Table 18 Most Frequently Cited Novels in Reeds Ontario Survey (Reed, 2003, p.101) Times cited Novel title Publication date 11 Lord of the Flies 1954 5 To Kill a Mockingbird 1960 4 Of Mice and Men 1937 4 Brave New World 1932 3 Great Expectations 1860 3 Holes 1998 3 The Chrysalids 1955 Stallworth, Gibbons and Fauber in 2006 produced a study of 142 English language arts teachers from 72 public secondary schools in Alabama. They supply a Top 10 table of the most frequently mentioned titles in two years; again the list is very recognizable, though it does add a few American staples to the mix. Table 19 Top 10 Most Frequently Mentioned Book-Length Titles in Alabama Survey (Stallworth, Gibbons & Fauber, 2006) 2002-2003 school year To Kill a Mockingbird The Great Gatsby The Scarlet Letter Romeo and Juliet Julius Caesar The Crucible Macbeth The Adventures of Huckleberry Finn Animal Farm A Separate Peace 2003-2004 school year The Scarlet Letter The Great Gatsby To Kill a Mockingbird Julius Caesar The Crucible Macbeth Romeo and Juliet Wuthering Heights A Raisin in the Sun (3-way tie) Lord of the Flies Our Town The Adventures of Huckleberry Finn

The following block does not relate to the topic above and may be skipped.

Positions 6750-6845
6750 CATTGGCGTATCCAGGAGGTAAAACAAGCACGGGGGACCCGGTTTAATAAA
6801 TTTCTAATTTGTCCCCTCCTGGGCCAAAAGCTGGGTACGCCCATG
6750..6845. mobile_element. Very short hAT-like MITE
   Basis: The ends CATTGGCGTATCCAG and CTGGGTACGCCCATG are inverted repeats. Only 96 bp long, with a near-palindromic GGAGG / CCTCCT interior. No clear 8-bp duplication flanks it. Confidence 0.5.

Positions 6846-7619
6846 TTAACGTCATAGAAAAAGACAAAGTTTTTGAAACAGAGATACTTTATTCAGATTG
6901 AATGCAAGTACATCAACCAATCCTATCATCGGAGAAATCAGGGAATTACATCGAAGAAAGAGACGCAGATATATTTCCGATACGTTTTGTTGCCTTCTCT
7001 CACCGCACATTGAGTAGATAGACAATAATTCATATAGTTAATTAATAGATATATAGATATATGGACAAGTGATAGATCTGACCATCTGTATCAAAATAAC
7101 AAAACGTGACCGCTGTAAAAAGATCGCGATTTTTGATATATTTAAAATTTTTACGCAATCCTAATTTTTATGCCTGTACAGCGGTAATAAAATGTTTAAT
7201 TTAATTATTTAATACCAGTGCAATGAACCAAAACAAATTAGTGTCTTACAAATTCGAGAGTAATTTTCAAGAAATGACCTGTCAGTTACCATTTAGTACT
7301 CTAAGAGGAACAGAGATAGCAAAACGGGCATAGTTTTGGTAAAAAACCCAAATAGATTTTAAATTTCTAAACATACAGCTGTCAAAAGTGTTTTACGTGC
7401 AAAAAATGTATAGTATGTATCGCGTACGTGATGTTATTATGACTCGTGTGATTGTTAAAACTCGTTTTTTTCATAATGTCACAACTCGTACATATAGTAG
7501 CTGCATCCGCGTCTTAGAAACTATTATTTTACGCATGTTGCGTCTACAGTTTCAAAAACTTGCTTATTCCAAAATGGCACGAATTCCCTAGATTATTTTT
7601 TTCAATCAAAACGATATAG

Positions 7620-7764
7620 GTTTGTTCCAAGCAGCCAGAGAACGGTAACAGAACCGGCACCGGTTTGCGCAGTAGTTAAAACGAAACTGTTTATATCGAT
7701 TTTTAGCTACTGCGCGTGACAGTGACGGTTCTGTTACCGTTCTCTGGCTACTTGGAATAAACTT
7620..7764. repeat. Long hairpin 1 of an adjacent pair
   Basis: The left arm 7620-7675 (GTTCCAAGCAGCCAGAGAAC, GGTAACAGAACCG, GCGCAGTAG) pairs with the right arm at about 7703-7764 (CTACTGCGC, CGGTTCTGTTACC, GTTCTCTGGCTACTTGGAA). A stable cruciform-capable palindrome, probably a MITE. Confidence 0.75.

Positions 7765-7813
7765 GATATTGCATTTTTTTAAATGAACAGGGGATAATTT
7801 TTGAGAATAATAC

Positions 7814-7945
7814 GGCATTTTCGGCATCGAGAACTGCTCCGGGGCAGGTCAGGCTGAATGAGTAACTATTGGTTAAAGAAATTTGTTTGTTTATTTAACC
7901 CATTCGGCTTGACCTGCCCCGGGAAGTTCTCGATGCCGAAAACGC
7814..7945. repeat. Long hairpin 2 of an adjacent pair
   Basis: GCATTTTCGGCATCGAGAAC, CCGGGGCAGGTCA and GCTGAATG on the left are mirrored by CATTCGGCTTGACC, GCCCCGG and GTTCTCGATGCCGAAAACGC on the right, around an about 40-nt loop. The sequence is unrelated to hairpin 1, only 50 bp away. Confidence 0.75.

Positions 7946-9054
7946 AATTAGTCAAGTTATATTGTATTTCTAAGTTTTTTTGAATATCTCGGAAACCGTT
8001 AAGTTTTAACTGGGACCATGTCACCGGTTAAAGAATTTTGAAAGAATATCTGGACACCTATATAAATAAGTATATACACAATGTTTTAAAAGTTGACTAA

Reed quotes an interview with a Grade 11 teacher in Ontario that offers some insight into the selection process at work in one school. Mary worked at a Catholic high school where decision-making was collective, and her account of her schools selection process is particularly helpful in this discussion, as she makes the strong case for a list that does not rapidly change. Although Reed describes a procedure that might well lead to a relatively conservative set of titles, she is clear that the situation is more complex than such a description might indicate. As Mary filled in the pieces of the decision-making process in her school over the course of five interviews, my understanding of the process changed from an initial idea that the process was quite straightforward and static, to an understanding that the decision-making process in this school is a complex system of thoughtful, Language and Literacy Volume 14, Issue 1, 2012 Page 49